Andrew Georgeson, the Operations Director at Esh Civils said: “Early engagement with our partners Aarsleff allowed the team to gain key information to progress the detailed design development with our 3rd party design firm Byland and provide a value engineered solution to the Soil Nail wall, passing savings to our Client in the process.”

Constructing the wall required excavation from the top down in 1.5m-high benches, with the slope first being trimmed and cut to the correct profile before the soil nails up to 15m long were installed along with the structural facing of galvanised steel mesh, which restrains the face of the slope against any movement. It is a passive system, and it relies on movement to mobilise the bond stresses. Because of the top-down nature of the construction, all the settlements and movements occur during the construction process.

‘Self-drilling’ soil nails are essentially hollow-stem galvanised steel bars with sacrificial drilling bits and bar diameters from 38mm to 51mm. As the bar is drilled into the ground, grout is pumped down the central annulus and into the drilling bit, then it flows back up the drill hole to keep the bore open while the nail is installed. The grout hardens and creates the bond between the nail and the ground.

Once soil nails and mesh were installed over the full height of the wall, the non-structural facing of 300mm-thick gabion mattresses working from the bottom up was installed. The ground conditions were challenging in a number of aspects. Owing to the sites previous use as a Shipyard, numerous unchartered structures, buried asbestos and existing deep drainage culverts the ground conditions encountered on the Soil Nail Wall were very mixed. This caused challenges with the design of the geotechnical works, as we needed to assume a worst-case scenario to manage the ground risk on the site. The aggressive nature of the ground meant that differential movement and associated settlement needed to be considered and dealt with to provide the clients required 120-year design life. Aarsleff developed a ground model and then validated assumptions with sacrificial test nails early on and throughout the works.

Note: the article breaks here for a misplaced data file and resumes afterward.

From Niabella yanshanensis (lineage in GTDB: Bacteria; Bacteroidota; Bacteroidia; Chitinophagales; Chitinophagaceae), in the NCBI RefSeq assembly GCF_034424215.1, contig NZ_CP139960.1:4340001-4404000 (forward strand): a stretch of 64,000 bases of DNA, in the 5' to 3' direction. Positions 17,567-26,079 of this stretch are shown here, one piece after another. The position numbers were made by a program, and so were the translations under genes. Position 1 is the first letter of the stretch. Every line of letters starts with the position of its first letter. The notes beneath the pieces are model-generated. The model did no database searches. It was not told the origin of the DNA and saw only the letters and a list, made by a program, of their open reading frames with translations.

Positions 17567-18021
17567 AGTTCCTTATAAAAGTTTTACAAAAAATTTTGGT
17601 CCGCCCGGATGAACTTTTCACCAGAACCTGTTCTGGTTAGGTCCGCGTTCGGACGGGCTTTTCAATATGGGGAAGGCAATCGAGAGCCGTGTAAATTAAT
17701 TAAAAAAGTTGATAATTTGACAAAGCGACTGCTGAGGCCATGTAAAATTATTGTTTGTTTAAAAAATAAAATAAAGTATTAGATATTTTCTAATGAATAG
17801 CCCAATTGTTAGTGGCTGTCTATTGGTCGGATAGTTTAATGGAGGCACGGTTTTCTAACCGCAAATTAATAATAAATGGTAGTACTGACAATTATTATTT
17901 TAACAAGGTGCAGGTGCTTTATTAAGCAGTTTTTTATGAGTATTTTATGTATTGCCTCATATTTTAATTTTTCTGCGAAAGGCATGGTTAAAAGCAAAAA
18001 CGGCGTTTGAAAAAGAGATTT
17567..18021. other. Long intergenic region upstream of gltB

Steve Garrigan, Project Director at Esh Civils said: “The size of the scheme and logistics needed to accommodate construction through extensive temporary works along, coupled with maintaining access and assets for numerous stakeholders was a tremendous achievement for all involved. Challenging Schemes of this nature and magnitude don’t come along often. The collaboration and efforts by all involved is testimony to its successful completion safely, on time and within budget.

This iconic project is becoming the benchmark in soil nail design and execution standards. Working closely with our partners Esh and Sunderland City Council, Aarsleff are changing the landscape forever and demonstrating along the way how total partnership between client, contractor and specialist can truly work to deliver highly engineered and quality structures. Through a collaborative preconstruction design process with Esh and design firm Byland Engineering coupled with agile reactions on site to overcome changes to the ground conditions on all stages of the SSTC3 project, Aarsleff were able to install quality ground engineering products safely.